Cedar Point secures $60K state grant to build kayak launch in park | News
CEDAR POINT — The state notified Cedar Point officials Friday the town will receive a $60,000 N.C. Division of Coastal Management grant to build a kayak-launch facility and parking lot in the waterfront Boathouse Creek Walking Trails park.
Cedar Point commissioners voted 4-0 in July to file an application for the state grant to pay most of the cost of the project. The town must now provide a $20,000 match.
In an email Friday afternoon, town clerk Jayne Calhoun, who wrote the grant application, said, “We are very excited to announce that the Town has been awarded a $60,000 (Coastal Area Management Act) Access grant towards construction of our (Americans with Disabilities Act) compliant kayak launch and parking area. We hope to have it open to the public spring 2022.”
The facility will be near a newly completed pier and gazebo in the park, a 56-acre natural area off the end of Masonic Avenue. The town purchased the land in 2019 with proceeds from a successful bond referendum the previous year.
Other improvements include a new picnic shelter near the entrance.
Friday, Commissioner John Nash congratulated Ms. Calhoun for “preparing and shepherding the grant application” through the approval process with DCM.
“We thought we had a shot and made a good case,” he said. “Now I think we are on the way to becoming a destination area for kayakers.”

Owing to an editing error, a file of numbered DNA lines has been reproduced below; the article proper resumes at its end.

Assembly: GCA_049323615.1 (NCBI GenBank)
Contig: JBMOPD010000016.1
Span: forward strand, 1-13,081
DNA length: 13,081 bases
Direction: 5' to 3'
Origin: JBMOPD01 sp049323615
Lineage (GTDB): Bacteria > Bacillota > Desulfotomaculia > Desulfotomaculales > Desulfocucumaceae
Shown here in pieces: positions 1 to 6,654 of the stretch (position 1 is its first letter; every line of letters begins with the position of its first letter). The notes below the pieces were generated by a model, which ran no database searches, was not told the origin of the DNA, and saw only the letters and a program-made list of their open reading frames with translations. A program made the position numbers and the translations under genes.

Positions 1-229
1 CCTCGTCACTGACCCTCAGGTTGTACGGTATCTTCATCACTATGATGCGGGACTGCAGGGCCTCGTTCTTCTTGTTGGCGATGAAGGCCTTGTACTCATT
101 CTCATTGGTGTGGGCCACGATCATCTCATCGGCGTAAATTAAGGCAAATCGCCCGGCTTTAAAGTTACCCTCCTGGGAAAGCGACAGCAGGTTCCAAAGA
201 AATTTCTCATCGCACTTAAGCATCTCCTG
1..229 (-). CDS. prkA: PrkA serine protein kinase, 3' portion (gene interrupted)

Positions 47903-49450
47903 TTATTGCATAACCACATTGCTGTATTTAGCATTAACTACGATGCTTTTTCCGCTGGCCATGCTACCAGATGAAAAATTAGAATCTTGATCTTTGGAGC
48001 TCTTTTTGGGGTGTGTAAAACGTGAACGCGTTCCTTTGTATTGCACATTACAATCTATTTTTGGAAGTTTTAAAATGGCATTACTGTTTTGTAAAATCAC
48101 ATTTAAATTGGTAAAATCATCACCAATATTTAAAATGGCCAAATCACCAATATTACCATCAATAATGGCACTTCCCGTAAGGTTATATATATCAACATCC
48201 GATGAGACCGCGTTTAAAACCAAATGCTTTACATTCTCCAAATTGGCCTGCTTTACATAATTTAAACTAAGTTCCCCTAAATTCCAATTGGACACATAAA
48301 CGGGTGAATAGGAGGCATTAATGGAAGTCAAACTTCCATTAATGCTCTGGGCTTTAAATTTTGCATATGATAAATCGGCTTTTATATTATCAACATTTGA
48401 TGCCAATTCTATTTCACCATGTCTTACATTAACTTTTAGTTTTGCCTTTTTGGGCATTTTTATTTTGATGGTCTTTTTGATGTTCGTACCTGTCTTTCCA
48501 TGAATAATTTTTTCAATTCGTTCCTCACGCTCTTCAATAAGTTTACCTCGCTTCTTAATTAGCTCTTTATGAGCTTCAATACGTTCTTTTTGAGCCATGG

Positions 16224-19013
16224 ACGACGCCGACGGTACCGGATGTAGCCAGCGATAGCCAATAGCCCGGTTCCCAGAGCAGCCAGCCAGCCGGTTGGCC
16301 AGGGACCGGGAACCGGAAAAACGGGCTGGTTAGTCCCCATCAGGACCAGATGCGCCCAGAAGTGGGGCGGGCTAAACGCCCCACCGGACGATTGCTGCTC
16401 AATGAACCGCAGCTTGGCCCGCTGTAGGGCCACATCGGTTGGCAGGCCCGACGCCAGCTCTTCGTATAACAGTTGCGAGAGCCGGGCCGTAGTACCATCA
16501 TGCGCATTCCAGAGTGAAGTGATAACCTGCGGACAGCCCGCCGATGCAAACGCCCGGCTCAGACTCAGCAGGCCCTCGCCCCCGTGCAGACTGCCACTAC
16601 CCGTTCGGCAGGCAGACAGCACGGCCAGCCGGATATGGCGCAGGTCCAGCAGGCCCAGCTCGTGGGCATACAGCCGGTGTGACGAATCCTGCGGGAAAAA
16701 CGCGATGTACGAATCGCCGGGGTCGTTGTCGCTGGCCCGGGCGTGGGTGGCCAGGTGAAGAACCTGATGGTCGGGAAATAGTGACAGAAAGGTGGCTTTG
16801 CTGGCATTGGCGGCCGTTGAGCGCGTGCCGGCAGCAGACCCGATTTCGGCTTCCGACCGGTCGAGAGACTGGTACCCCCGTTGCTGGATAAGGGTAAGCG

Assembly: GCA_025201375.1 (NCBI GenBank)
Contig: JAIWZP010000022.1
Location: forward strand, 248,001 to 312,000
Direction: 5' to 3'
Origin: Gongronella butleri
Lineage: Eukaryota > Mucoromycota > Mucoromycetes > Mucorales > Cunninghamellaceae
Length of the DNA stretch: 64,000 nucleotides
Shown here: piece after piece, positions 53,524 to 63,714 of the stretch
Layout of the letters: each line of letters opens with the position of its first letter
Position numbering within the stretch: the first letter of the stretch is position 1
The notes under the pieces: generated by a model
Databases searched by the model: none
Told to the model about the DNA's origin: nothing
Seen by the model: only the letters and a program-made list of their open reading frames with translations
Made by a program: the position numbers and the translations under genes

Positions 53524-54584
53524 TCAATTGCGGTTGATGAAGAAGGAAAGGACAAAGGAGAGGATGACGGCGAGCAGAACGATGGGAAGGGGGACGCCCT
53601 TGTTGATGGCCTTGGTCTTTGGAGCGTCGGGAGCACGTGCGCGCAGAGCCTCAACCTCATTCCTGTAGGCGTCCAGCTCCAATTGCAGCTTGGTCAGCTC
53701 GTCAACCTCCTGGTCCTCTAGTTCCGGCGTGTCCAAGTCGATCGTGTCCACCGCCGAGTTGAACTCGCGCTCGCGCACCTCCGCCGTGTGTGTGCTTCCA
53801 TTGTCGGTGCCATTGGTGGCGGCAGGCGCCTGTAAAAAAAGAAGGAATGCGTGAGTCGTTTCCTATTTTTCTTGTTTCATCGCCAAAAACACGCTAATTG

He specifically mentioned Swansboro, home to Hammocks Beach State Park, which is popular with kayakers, and Cape Carteret, which opened its kayak, canoe and paddleboat launching facility last week.
Mr. Nash said he’s proud of the way Cedar Point’s capital plan to improve Boathouse Creek Walking Trails park has accelerated, exceeding expectations. Part of that has been related to an anonymous cash donation of $140,000, which paid for the pier and other amenities.
“I feel like we’re way ahead of schedule,” Mr. Nash said.
Town manager David Rief said Friday he, too, is proud of Ms. Calhoun and her grant-writing ability.
“We’ll have the kayak launch, the parking lot and there should be a winding path to the launch and the pier,” he said. “Sometimes things just fall into place.”
The next step is to go out for bids for construction of the kayak launch.
The town is also working to get bathrooms for the recreational space, which is heavily wooded and crisscrossed by natural trails.
The town has also received three other grants totaling close to $2 million, mostly to reduce the debt incurred with the bond referendum. Two of those grants are also from the state, and the other is from the N.C. Coastal Land Trust. The state grants – especially one from the N.C. Land and Water Conservation Fund, limit where the amenities go, so the town planned and is implementing the improvements in areas not covered by the fund’s conservation easement.
Contact Brad Rich at 252-864-1532; email [email protected]; or follow on Twitter @brichccnt.